• Hamburger buns
  • Pita bread
  • Brown bread 
  • Sourdough
  • English muffins
  • Bagels
  • Sandwich breads
  • Flatbread
  • Buns
  • Rolls
  • Loaves
  • Crackers
  • Tortillas
Again, if you don't want to read labels / can't read the labels / have a bread you like but want to veganize it, make it yourself from scratch using our favourite Vegan Bread Recipe Book!

List of breads vegans can't eat

If you're not sure, and can't read the label and can't ask the baker/shop assistant, you should avoid 'squishier' breads because they often contain milk/yoghurt/eggs. Generally vegans can't eat:
  • Naan bread
  • Brioche
  • Challah
  • Honey wheat (and any other bread made with honey)
  • Crumpets (sob)

In case you decide not to eat anything containing fungi which includes baker's yeast, options become somewhat more limited... fortunately, there are certain types of breads that don't include any kind of added yeast, only the natural sourdough that develops in meal (which, however, is also a type of fungi). So in case you're planning to buy bread for a vegan the safest thing to do is to ask them about their stance on fungi first! (they will probably be okay with it though :)

2. Can vegans eat pasta?

can vegans eat pasta

Moving on from vegan bread, we ask is pasta vegan? Like bread and alcohol there are certain types of pasta that vegans can and can't eat. Lots of fresh pasta is made with egg which means it's a no for vegans. This includes lasagne sheets and often cannelloni. Sob. Although, a quick google will find you vegan Cannelloni and vegan lasagne sheets, yey. 

In general though, most types of pasta can be eaten by vegans. We usually try to opt for ones with a vegan label like this one (Penne)this one (Spaghetti)this one (Tagliatelle) and this one (Fusilli). For pastas without labels/with labels you can't read, as a general rule of thumb vegans can eat:

  • spaghetti;
  • tagliatelle; 
  • penne;
  • fusilli; 
  • bucatini and more.
And when it comes to fresh pasta, luckily, there are more and more vegan restaurants offering vegan fresh pasta – there's even one in Budapest

Okay, so vegans can eat pasta, but what do vegans put on pasta? Here are some quick ideas:

is pasta vegan

Despite what your cheese likes to tell you, cheese doesn't have to be the main ingredient of your pasta dishes. Arrabiata, for example, is delicious in it's own right. It's a simple pasta sauce straight from Rome: fresh tomatoes + garlic + red chilli peppers + olive oil. Simple, healthy and bursting with flavour (thanks chilli and garlic). Since we've been saving money ditching the cheese, we can now afford to go for organic olive oil and add some extra tomatoes, too :) Some sun dried tomatoes, perhaps? Mmmmmmm....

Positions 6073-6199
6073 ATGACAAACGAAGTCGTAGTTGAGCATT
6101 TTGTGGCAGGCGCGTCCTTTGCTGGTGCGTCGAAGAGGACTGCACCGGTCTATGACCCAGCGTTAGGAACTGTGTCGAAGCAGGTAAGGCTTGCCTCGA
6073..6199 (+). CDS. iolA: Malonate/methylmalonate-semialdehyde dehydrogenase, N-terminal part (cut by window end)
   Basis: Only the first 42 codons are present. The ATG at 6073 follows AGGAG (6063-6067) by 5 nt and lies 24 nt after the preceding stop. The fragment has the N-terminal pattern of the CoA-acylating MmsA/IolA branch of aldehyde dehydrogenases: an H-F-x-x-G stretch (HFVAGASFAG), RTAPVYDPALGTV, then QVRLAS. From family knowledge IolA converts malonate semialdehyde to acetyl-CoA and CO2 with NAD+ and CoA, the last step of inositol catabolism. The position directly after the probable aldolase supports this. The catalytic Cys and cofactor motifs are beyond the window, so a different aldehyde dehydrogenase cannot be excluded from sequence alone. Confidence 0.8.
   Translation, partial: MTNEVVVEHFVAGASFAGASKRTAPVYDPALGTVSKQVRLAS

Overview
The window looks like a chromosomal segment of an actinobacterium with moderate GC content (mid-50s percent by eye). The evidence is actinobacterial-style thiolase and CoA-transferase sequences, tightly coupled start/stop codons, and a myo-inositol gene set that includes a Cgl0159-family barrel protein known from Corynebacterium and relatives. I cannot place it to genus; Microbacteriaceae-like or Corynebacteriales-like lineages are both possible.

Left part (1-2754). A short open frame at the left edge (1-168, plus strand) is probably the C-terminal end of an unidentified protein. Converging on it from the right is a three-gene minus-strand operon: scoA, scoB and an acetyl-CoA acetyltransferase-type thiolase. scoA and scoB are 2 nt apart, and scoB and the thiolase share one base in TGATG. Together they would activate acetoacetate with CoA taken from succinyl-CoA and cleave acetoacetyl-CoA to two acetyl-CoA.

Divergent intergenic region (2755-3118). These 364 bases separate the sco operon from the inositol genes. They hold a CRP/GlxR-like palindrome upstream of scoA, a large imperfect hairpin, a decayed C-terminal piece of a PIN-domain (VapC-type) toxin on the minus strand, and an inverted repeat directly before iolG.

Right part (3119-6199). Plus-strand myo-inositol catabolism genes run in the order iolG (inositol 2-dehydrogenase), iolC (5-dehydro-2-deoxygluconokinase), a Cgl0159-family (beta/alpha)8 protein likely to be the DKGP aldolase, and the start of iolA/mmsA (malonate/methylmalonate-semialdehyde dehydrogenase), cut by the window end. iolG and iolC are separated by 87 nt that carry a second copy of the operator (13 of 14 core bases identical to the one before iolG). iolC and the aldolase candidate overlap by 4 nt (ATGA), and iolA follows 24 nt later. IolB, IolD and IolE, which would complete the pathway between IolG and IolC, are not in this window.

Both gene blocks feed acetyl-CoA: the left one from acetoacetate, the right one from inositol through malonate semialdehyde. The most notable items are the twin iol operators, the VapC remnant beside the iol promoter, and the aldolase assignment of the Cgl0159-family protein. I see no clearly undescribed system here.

White 'cheesy' sauce
In case you missed my love letter to nutritional yeast in the bread section, please allow me to repeat it: nutritional yeast + soaked cashews + lemon + garlic + salt. Whizz together. (omg, my mouth just started watering)

Bolognese was my favourite pasta comfort dish before I turned vegan, so for the last three years of being vegan I've spent an unhealthy amount of time looking for a vegan replacement. I now have two: 

a.) First, there is lentil bolognese – perfect for students, with a tin of brown lentils and tinned tomatoes (you can read my full recipe here). If you have a bit more money than your average student, we recommend getting organic lentils, like these from Suma which is one of our favourite companies – we always try to support organic labels + workers' co-ops in general! :)

b.) For something a little less studenty (read snobby) I go for yellow split peas like these (once agan, Suma :): if you have a strong food processor, mince them raw, then treat them as you would beef (fry in oil, before adding to a delicious red sauce). 

For more vegan pasta recipes and Italian food in general I recommend checking out Chloe's Vegan Italian Kitchen book, that's the one I bought when I was in Italy :) 

3. Can vegans eat mushrooms?

can vegans eat mushrooms

On that note, and for the same reasons, can vegans eat mushrooms? Yes, vegans can eat mushrooms. When I was in Budapest, a hotel manager asked me this very question, and when I said I could he concluded that I wasn't a very hardcore vegan. Haha. 

On a semi-related note, one of the best gifts I've ever received as a vegan was this grow your own organic mushroom kit!!! 

gifts for vegans

Foodie gifts are always great for vegans and what better foodie gift than one you can grow yourself? 

4. Can vegans eat cooked food?

can vegans eat yeast

Back in Italy, an Englishman once asked me if being vegan meant you couldn't eat cooked food. I'm asked this one quite often and again this one is kind of logical: there are lots of raw vegans who (you guessed it) only eat raw, vegan food. However, as a general vegan, you can eat cooked food. Here are some recipe books to get you started:

How Not To Die - Over 100 Recipes to Help Prevent Disease 

Vegan Comfort Classics - 101 Recipes to Feed Your Face 
Vegan One Pound Meals - Budget-Friendly Recipes all for £1 per person